That’s transformed it into one of the main sources for growing Hawaii’s legendary coffee beans. 

Kona is also home to some of the most beautiful beaches on the Hawaiian islands. 

That said, much of the inland territory isn’t all that pristine. The volcanic fields are stunning, but they don’t provide the picturesque view that many Hawaiian travelers are looking for.

From a practical perspective, you’ll likely be spending at least a little bit of time in the Kailua-Kona region. It’s the home to Hawaii’s biggest airport, so chances are that you’ll at least have a layover in Kona. 

We recommend at least sticking around for a little bit, regardless of what your budget may be. While Kona is home to some of the biggest and most extravagant resorts in the Pacific, it also offers more affordable condominium rentals. 

But property comes with a high price tag in Kona. Fortunately, there are plenty of bed and breakfasts and hostels if you’re willing to take the time to hunt around. 

The town of Keauhou is still a bit touristy – and a major stop for cruise ships – but it offers some reasonably priced lodging. Travelers with significantly more to spend will want to turn their attention to the Gold Coast

This aptly named stretch of coastline is home to the best beaches, the most decadent resorts, and the priciest accommodations.

Visitors looking for an area with less of a touristy vibe should turn their attention to the west side of the island. The rainier climate of the Hilo region makes it less popular with tourists, but it still has plenty to offer the intrepid explorer.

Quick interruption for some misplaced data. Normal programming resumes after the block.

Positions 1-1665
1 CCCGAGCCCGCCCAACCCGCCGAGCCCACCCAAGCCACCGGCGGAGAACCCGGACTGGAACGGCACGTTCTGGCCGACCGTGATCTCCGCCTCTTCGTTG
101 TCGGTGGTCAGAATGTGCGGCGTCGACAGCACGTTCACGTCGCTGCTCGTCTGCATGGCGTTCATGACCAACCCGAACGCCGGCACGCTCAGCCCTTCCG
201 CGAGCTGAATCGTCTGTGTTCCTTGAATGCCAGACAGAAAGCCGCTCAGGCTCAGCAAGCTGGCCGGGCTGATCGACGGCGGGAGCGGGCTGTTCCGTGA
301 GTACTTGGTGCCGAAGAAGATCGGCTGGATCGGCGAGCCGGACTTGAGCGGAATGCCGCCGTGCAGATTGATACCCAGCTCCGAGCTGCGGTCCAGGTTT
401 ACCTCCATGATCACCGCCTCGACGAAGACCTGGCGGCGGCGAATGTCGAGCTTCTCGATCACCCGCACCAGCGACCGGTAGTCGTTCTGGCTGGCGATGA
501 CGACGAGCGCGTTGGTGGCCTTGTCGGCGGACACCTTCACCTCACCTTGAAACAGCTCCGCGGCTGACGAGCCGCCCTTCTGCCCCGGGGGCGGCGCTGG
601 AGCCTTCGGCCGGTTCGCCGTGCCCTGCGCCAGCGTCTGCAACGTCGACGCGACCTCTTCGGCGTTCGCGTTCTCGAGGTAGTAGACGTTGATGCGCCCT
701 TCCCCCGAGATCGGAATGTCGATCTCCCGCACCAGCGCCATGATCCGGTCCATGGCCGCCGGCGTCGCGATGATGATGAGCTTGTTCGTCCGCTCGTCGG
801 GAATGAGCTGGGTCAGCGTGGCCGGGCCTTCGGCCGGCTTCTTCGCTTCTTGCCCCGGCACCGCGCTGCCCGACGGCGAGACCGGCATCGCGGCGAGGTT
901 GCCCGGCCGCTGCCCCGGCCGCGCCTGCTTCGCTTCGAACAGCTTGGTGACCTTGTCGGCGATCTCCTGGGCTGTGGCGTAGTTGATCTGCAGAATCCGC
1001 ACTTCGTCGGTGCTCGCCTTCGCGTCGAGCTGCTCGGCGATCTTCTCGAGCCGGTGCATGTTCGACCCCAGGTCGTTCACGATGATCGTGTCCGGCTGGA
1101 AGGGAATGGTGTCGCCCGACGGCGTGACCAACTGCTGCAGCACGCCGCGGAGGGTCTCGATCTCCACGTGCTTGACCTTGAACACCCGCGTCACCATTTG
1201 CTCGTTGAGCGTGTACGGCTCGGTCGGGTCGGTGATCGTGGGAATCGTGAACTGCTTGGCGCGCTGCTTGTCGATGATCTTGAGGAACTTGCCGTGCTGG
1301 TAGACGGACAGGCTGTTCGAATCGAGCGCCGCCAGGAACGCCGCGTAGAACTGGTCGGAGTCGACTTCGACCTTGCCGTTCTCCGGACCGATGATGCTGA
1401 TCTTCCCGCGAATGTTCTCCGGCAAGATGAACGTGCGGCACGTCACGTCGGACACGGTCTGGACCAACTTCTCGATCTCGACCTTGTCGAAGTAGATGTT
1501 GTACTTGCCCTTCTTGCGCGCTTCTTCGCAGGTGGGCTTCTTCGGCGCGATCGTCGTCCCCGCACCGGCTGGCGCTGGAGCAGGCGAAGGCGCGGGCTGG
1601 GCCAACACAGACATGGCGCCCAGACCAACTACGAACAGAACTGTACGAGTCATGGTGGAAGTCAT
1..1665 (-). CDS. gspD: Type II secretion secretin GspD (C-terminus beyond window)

The main attraction here is the rainforests rather than the beaches. There are beautiful stretches of wildernesses and fantastic hidden waterfalls that don’t require venturing that far from the main towns and cities. 

Hawaii Volcanoes National Park is absolutely massive, and visitors with a decent amount of time should set aside a couple of days to explore it. The two active volcanoes in the park are surrounded by a gorgeous expanse of lush and thick rainforest. 

That’s not to say there aren’t good beaches – merely that the beaches in Hilo are less acclimated to swimming. But the rugged shorelines and jagged cliffs of sites like WaipiĘ»o Valley Lookout offer a rare and raw sense of beauty.

If you’re staying in the Hilo region, your best opportunity for lodgings is going to be in Hilo. This is one of the best places to stay in Hawaii if you want an authentic feel for the life of Hawaiians without getting crowded out by tourists. 

It’s not the most cosmopolitan town on the islands, but it has a laidback sense of community and has something of a tropical bohemian feel thanks to the significant number of artists and musicians who call Hilo their home. 

If your main reason for visiting the Hilo region is to explore Hawaii Volcanoes National Park, you may want to set up shop in Volcano Town. Its close proximity makes it the perfect place for embarking on a jungle adventure.

Out of all the islands, chances are that you’ll want to spend the most time on the main island. A week on the island will simply allow you to scratch the surface of what there is to offer, and you could reasonably spend two or three weeks here without running out of things to do. 

If this is your first time in Hawaii, you could comfortably spend all of your time here and not feel like you’ve missed out. But if you’re going to explore a little wider, we suggest that you make the main island a source of attention at either the start or end of your trip. 

It’s a practical hub that can be used to explore the rest of the archipelago for your entire stay in Hawaii.

2. Maui, where to stay in Hawaii for first time

Maui, where to stay in Hawaii for first time